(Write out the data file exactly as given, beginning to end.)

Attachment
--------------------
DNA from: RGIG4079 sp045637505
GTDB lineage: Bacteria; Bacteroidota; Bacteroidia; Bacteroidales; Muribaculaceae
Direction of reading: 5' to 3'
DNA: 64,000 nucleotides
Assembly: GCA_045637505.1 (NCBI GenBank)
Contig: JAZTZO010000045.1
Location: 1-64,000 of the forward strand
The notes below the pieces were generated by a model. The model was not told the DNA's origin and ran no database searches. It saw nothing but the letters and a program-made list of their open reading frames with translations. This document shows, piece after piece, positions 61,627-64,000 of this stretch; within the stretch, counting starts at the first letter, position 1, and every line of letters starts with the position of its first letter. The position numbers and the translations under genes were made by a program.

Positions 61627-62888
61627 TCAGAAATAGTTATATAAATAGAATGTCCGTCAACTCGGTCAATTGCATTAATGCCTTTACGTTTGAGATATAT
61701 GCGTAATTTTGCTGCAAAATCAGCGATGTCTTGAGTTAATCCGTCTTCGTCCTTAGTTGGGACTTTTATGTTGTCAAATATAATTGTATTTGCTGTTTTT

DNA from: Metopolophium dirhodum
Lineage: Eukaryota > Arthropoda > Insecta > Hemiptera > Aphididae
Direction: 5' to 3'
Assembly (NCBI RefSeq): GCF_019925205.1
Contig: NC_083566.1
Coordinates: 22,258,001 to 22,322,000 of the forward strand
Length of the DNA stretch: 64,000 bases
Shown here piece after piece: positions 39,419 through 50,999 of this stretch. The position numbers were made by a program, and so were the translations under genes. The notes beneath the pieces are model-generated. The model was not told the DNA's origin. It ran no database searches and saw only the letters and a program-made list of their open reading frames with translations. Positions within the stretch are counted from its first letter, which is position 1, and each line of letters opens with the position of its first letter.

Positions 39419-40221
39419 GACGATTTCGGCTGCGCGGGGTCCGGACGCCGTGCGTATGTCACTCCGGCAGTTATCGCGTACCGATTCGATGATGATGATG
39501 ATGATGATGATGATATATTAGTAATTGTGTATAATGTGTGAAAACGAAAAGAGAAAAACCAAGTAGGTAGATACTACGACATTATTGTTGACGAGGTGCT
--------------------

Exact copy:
DNA from: RGIG4079 sp045637505
GTDB lineage: Bacteria; Bacteroidota; Bacteroidia; Bacteroidales; Muribaculaceae
Direction of reading: 5' to 3'
DNA: 64,000 nucleotides
Assembly: GCA_045637505.1 (NCBI GenBank)
Contig: JAZTZO010000045.1
Location: 1-64,000 of the forward strand
The notes below the pieces were generated by a model. The model was not told the DNA's origin and ran no database searches. It saw nothing but the letters and a program-made list of their open reading frames with translations. This document shows, piece after piece, positions 61,627-64,000 of this stretch; within the stretch, counting starts at the first letter, position 1, and every line of letters starts with the position of its first letter. The position numbers and the translations under genes were made by a program.

Positions 61627-62888
61627 TCAGAAATAGTTATATAAATAGAATGTCCGTCAACTCGGTCAATTGCATTAATGCCTTTACGTTTGAGATATAT
61701 GCGTAATTTTGCTGCAAAATCAGCGATGTCTTGAGTTAATCCGTCTTCGTCCTTAGTTGGGACTTTTATGTTGTCAAATATAATTGTATTTGCTGTTTTT

DNA from: Metopolophium dirhodum
Lineage: Eukaryota > Arthropoda > Insecta > Hemiptera > Aphididae
Direction: 5' to 3'
Assembly (NCBI RefSeq): GCF_019925205.1
Contig: NC_083566.1
Coordinates: 22,258,001 to 22,322,000 of the forward strand
Length of the DNA stretch: 64,000 bases
Shown here piece after piece: positions 39,419 through 50,999 of this stretch. The position numbers were made by a program, and so were the translations under genes. The notes beneath the pieces are model-generated. The model was not told the DNA's origin. It ran no database searches and saw only the letters and a program-made list of their open reading frames with translations. Positions within the stretch are counted from its first letter, which is position 1, and each line of letters opens with the position of its first letter.

Positions 39419-40221
39419 GACGATTTCGGCTGCGCGGGGTCCGGACGCCGTGCGTATGTCACTCCGGCAGTTATCGCGTACCGATTCGATGATGATGATG
39501 ATGATGATGATGATATATTAGTAATTGTGTATAATGTGTGAAAACGAAAAGAGAAAAACCAAGTAGGTAGATACTACGACATTATTGTTGACGAGGTGCT